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Fresh Deals at Al Mazrouah Farmers' Yard



From grabbing a bite of homemade balaleet to buying a bouquet of flowers, shopping at one of Qatar’s farmers' yards is a great way to support the local farming community and save some money. 

Recently I visited one of the markets—Al Mazrouah Yard—to find out what's on offer this growing season. 

What to expect

Al Mazrouah Yard is a rustic, no-frills, open-air space with large awnings offering produce from over 20 local farms including Al Safwa Organic Farm, where customers are expected to purchase in 2–3kg quantities. Don't be put off by the bulk purchasing: you can always go with a friend and split your purchases.

It’s the beginning of the growing season, so the market is still waiting for tomatoes and hydroponic lettuces. However, there are aubergines, cucumbers, beans, gourds, cucumbers and large bunches of herbs such as coriander and dill. You can also find fresh dates, local honey, eggs, ghee and homemade spice blends. 

Cash is necessary at the farmers' yards as there are no credit card facilities available. All produce in the main market (under the canopies) is clearly priced in both English and Arabic on large white cards. Prices are set by Baladiya who inspects the produce daily to record and monitor fair and competitive prices.

A small section of the market is reserved for imported fruit and vegetables. Here you’ll find potatoes from Pakistan, garlic from China, pineapples, peaches, plums and an assortment of other produce from around the globe.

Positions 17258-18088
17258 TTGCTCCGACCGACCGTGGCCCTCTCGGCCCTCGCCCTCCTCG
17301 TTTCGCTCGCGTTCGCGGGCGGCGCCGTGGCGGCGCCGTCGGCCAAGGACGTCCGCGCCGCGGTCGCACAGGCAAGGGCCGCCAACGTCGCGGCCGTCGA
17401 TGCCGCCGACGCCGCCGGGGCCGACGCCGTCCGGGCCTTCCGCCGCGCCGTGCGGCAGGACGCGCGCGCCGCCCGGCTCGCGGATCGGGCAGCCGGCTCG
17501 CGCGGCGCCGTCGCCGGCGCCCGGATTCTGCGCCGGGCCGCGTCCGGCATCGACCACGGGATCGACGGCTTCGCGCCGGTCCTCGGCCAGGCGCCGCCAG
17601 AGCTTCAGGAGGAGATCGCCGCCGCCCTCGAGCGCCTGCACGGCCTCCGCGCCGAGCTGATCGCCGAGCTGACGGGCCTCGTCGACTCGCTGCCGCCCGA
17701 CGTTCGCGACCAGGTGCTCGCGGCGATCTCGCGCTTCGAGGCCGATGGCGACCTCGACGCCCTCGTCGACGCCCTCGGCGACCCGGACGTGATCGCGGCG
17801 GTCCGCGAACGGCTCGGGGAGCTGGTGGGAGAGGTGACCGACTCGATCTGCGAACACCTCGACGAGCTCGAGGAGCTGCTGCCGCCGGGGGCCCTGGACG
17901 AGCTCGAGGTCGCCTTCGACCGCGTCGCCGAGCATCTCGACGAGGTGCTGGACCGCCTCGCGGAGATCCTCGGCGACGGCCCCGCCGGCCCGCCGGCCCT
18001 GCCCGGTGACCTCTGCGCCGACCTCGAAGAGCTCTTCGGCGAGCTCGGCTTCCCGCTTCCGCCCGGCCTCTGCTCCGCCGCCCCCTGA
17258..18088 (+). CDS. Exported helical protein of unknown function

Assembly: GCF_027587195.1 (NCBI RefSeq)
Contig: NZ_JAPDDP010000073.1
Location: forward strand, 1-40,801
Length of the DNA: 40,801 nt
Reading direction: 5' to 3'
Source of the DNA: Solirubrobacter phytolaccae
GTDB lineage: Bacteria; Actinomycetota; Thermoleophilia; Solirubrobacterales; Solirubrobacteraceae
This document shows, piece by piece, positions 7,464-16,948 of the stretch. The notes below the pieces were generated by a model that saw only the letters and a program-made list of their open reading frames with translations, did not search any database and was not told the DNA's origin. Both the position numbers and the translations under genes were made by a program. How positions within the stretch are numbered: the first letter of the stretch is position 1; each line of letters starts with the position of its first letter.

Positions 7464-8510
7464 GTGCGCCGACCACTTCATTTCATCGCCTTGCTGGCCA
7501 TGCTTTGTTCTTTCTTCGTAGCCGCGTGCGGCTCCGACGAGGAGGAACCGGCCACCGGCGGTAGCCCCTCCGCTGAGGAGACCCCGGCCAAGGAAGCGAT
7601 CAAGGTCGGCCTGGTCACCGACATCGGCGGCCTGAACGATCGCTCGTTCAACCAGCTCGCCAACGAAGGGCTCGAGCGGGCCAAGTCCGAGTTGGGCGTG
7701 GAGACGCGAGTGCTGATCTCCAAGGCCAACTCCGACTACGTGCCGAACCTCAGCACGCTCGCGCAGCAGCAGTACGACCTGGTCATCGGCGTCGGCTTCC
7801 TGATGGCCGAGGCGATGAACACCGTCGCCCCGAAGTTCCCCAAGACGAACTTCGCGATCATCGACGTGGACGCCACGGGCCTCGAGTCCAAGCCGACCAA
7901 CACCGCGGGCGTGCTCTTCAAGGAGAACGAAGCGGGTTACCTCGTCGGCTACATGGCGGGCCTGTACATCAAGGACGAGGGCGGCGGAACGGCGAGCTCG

These were the prices on the day of my visit: 

  • 1kg dill: QAR 4
  • 3kg beans: QAR 7
  • Tray of 30 eggs: QAR 30
  • 500g of local honey: QAR 125
  • 1kg fresh ghee: QAR 100
  • 2kg okra: QAR 15
  • Tray of 16 imported peaches: QAR 15
  • Box of 12 imported plums: QAR 8
  • 5kg imported garlic: 20 riyal
  • Pineapple: QAR 5 each
  • Kingfish: QAR 30 per kg
  • Hammour: QAR 55 per kg
  • Crab: QAR 15 per kg 

More than just fruits and veg

At the entrance to the market is a small café run by a Qatari home cook offering balaleet, chickpeas and Arabic bread, homemade chilli sauces, spice blends, coffee, karak and juices for a bargain. You can grab yourself a wholesome breakfast and watch the market hustle and bustle at one of the outdoor, covered seating areas.  

Also on-site is a small fish market with fresh, locally caught seafood, including hamour, sherri and crab. The seafood is stored in large, glass stalls and displayed on ice or in cooler boxes. Prices are negotiable and fish are sold whole, but can have your purchase filleted and cleaned for QAR 1 per kilo. 

A small garden store, owned by Arab Qatari Agricultural Production Company, offers a variety of imported and local indoor and outdoor plants such as jasmine, rose, aloe, basil and papaya. Prices range from approximately QAR 15–40 per plant with small pots of basil priced at QAR 1. Plants are sold individually and you can pick up some handy gardening utensils such as watering cans, fertiliser or potting soil (50 litres for QAR 30), and ceramic or plastic pots (QAR 25–40). 

Located in the centre of the yard is a small shop selling super fresh, locally grown lilies in a variety of colours and quantities. This is a real bargain—flowers are sold in bunches of six, ten and fifteen for only QAR 5 per stem. 

Getting there

Al Mazrouah Yard is approximately 40 minutes from central Doha. From Doha, head up Shamal Road past IKEA. Take Exit 16 and turn left on to the flyover. Go straight until you see the Al Mazrouah Yard signposts (Please note this is a busy road with many trucks and construction sites). There is a dirt parking lot in front of the yard. Look for the porters before you walk in. They will help you carry your produce if you plan on stocking up.  

You’ll need to plan a morning out to Al Mazrouah Yard. While the location may seem too far for some people (especially if you live in Doha centre), it’s worth the trip if you want to buy freshly grown, local produce in large quantities for a reasonable price. It’s also a great morning out for a slice of local culture. 

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